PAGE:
Believers Only— Jonathan Edwards And Communion -- By: Mark E. Dever

Journal: Bibliotheca Sacra
Volume: BSAC 172:687 (Jul 2015)
Article: Believers Only— Jonathan Edwards And Communion
Author: Mark E. Dever

Believers Only— Jonathan Edwards And Communion*

Mark E. Dever

* This is the third article in the four-part series “A Puritan Vision of the Church,” delivered as the W. H. Griffith Thomas Lectures at Dallas Theological Seminary, February 4-7, 2014.

Mark E. Dever is Senior Pastor of Capitol Hill Baptist Church, Washington, DC, and President of 9Marks.

The Reformers held that two essential marks of the church were the right preaching of the Word and the right administration of the sacraments. On this there was unity between them and the generations that were to follow. And yet, inside this unity there was great diversity concerning how this was to be carried out. This is apparent in the ecclesiology of the Anglican Puritan Richard Sibbes and of the sort-of Baptist John Bunyan. Sibbes, Bunyan, and now Edwards each set out different guardrails, first against one problem and then against another, in the interest of keeping the church on track.

Jonathan Edwards came from a long-living family. His father died at 89, and his mother lived to be 98. Grandfather Stoddard died at age 85; grandmother Warham-Stoddard had been 92. Five of Jonathan’s sisters lived past their seventies. Edwards himself lived to be only 54. But in his brief life, he had a ministry of tremendous importance for a number of reasons. Not least among those reasons was his strong re-assertion of the visible nature of the church, particularly reflected in his understanding of the Lord’s Supper as an ordinance for believers. That will be the issue in focus here.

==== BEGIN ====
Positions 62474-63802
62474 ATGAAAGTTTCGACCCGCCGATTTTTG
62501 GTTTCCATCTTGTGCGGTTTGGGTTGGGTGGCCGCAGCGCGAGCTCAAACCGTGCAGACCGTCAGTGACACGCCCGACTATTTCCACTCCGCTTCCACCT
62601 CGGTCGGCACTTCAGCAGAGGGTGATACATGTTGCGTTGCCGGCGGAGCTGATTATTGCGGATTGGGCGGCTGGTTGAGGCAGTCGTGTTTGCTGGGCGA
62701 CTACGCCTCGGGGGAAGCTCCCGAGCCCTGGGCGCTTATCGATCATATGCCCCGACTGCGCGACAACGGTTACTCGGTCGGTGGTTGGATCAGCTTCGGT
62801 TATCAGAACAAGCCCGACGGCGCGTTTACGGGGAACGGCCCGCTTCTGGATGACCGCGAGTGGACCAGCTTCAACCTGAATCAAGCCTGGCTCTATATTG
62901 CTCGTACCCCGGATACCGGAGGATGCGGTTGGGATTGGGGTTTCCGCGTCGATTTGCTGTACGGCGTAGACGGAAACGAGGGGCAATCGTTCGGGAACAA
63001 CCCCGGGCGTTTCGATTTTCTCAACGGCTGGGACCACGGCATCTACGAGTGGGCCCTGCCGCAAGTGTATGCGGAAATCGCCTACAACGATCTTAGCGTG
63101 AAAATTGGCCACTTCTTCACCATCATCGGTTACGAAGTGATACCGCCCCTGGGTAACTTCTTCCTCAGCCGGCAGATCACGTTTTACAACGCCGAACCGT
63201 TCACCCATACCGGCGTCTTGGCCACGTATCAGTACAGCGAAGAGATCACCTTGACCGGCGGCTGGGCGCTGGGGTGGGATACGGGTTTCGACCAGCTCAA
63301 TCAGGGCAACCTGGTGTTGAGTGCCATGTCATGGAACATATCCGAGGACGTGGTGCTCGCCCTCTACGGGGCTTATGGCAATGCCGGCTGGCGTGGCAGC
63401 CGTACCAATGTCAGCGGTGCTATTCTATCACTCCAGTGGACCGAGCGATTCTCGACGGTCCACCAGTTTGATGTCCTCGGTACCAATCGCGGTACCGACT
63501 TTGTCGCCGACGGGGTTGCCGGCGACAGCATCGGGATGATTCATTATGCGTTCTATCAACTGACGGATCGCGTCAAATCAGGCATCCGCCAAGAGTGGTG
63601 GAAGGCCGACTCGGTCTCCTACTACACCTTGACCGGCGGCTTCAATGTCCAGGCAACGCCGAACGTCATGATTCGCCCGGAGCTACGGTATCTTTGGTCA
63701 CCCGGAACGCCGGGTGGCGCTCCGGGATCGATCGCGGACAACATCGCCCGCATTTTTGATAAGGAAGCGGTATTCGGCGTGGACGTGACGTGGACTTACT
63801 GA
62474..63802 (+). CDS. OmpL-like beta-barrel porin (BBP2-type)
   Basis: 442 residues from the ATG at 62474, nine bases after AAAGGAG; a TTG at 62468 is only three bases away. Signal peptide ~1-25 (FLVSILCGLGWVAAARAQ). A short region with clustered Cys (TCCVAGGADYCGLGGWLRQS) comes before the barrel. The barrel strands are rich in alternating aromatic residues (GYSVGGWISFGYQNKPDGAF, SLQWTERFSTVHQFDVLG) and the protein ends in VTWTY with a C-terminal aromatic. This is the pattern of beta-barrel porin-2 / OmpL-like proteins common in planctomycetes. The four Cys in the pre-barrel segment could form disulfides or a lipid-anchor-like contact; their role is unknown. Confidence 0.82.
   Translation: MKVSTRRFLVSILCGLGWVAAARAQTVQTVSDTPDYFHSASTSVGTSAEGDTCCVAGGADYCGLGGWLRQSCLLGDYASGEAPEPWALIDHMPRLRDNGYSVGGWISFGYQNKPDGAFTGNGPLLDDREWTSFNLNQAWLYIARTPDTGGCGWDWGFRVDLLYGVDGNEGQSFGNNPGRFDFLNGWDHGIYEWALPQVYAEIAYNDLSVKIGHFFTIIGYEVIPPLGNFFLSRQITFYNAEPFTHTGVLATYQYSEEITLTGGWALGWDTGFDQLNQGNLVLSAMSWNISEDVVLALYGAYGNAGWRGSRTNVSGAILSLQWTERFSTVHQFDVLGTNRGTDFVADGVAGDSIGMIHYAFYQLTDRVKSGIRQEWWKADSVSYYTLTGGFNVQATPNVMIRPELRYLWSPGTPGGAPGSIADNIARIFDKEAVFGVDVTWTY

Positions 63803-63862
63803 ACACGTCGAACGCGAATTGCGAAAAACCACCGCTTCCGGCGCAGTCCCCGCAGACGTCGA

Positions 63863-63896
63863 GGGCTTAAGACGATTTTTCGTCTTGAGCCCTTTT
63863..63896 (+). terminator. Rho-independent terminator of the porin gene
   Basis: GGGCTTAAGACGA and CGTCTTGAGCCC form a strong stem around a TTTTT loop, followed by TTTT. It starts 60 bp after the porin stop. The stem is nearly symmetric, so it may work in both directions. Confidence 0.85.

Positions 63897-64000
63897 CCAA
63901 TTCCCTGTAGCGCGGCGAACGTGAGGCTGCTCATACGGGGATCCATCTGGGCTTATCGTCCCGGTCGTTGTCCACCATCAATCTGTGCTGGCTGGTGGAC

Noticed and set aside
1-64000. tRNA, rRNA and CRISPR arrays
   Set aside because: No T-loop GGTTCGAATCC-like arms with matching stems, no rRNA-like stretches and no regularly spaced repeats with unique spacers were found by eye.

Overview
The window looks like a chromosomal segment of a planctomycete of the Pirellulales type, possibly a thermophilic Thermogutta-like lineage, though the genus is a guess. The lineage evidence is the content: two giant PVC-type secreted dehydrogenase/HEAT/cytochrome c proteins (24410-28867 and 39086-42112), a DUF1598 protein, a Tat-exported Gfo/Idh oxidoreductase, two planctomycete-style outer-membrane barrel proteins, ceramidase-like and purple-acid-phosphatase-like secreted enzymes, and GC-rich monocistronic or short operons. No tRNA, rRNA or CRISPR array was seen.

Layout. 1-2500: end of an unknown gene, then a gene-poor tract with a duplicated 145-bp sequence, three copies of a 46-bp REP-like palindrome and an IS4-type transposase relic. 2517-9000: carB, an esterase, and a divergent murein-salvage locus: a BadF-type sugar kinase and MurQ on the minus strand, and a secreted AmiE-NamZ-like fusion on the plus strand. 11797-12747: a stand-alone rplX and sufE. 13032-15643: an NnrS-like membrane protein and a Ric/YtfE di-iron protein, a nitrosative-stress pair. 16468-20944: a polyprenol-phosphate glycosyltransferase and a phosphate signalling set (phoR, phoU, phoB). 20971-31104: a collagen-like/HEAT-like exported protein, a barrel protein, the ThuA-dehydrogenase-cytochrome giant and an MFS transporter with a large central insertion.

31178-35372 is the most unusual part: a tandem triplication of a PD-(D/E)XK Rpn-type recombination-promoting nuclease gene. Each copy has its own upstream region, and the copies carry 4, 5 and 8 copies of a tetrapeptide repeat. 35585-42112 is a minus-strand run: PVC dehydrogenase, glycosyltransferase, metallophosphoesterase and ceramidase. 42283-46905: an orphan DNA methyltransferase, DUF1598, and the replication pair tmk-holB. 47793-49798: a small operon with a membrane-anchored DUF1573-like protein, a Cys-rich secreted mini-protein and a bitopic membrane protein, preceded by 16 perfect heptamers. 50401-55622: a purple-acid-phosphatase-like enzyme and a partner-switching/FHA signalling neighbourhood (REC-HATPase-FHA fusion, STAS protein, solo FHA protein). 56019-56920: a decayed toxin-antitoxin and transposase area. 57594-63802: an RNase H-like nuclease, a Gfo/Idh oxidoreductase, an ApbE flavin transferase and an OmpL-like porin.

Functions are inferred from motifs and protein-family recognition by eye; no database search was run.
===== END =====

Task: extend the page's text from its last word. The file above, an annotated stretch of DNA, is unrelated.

Jonathan Edwards is one of the most well-known figures from the Puritan movement. Less well-known is that he was fired from his church, and still less widely understood is why.

In brief, Jonathan Edwards came to have controversial views

on communion.1 The setting for the controversy was a church already frayed by tensions between the pastor and some of the church’s leading families. In what has been called “the Bad Book Case” in 1744, Edwards had alienated (probably unnecessarily) a number of families by reading publicly the names of children that he wanted to see concerning a certain scandal, thereby leaving the public impression that all of these children had behaved scandalously, when all Edwards was really doing was asking that certain of the young people come to see him so that he could get information from them.

Edwards continued to pastor the church and write prolifically, producing most notably A Treatise Concerning Religious Affections in 1746, and in 1747 A Humb...

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